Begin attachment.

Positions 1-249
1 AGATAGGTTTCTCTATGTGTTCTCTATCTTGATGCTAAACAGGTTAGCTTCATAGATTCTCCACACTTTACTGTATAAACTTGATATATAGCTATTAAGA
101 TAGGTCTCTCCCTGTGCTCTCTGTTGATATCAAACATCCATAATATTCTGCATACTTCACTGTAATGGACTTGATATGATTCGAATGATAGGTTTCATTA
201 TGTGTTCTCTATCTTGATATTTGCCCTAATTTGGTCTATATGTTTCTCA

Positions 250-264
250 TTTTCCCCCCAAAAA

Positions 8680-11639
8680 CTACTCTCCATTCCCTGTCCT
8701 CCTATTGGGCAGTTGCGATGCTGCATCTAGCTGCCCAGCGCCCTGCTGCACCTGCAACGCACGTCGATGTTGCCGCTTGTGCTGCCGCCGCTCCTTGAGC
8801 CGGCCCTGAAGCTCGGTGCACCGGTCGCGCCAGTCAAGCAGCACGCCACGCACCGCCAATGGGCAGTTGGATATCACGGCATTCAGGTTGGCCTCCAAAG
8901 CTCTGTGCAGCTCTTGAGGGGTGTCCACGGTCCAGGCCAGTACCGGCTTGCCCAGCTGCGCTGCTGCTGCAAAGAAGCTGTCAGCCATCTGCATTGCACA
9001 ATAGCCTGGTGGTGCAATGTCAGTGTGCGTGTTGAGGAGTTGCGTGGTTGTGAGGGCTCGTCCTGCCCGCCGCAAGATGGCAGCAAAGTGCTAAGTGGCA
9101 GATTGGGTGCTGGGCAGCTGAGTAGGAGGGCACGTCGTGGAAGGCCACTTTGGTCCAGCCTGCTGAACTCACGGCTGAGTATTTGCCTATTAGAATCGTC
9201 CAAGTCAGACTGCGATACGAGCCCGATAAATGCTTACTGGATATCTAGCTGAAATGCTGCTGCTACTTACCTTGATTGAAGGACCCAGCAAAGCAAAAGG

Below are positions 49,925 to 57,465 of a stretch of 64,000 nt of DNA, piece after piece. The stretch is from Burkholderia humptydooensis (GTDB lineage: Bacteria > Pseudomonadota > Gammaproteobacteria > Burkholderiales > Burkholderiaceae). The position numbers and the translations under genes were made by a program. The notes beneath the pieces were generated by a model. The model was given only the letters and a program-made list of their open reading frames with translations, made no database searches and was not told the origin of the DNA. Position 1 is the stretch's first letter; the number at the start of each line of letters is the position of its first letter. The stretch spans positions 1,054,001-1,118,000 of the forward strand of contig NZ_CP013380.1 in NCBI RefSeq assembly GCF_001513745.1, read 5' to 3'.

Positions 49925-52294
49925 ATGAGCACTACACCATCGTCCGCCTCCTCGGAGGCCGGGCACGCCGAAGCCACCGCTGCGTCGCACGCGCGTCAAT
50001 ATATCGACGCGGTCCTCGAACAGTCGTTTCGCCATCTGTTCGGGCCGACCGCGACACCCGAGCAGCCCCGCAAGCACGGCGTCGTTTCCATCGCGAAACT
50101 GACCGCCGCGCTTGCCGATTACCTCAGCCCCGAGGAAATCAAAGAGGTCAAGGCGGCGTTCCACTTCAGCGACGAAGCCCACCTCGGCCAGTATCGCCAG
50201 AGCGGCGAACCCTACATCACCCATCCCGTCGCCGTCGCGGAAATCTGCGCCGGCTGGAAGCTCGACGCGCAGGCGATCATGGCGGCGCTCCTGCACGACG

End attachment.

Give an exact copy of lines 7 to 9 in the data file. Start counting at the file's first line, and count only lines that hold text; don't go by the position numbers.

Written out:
Positions 8680-11639
8680 CTACTCTCCATTCCCTGTCCT
8701 CCTATTGGGCAGTTGCGATGCTGCATCTAGCTGCCCAGCGCCCTGCTGCACCTGCAACGCACGTCGATGTTGCCGCTTGTGCTGCCGCCGCTCCTTGAGC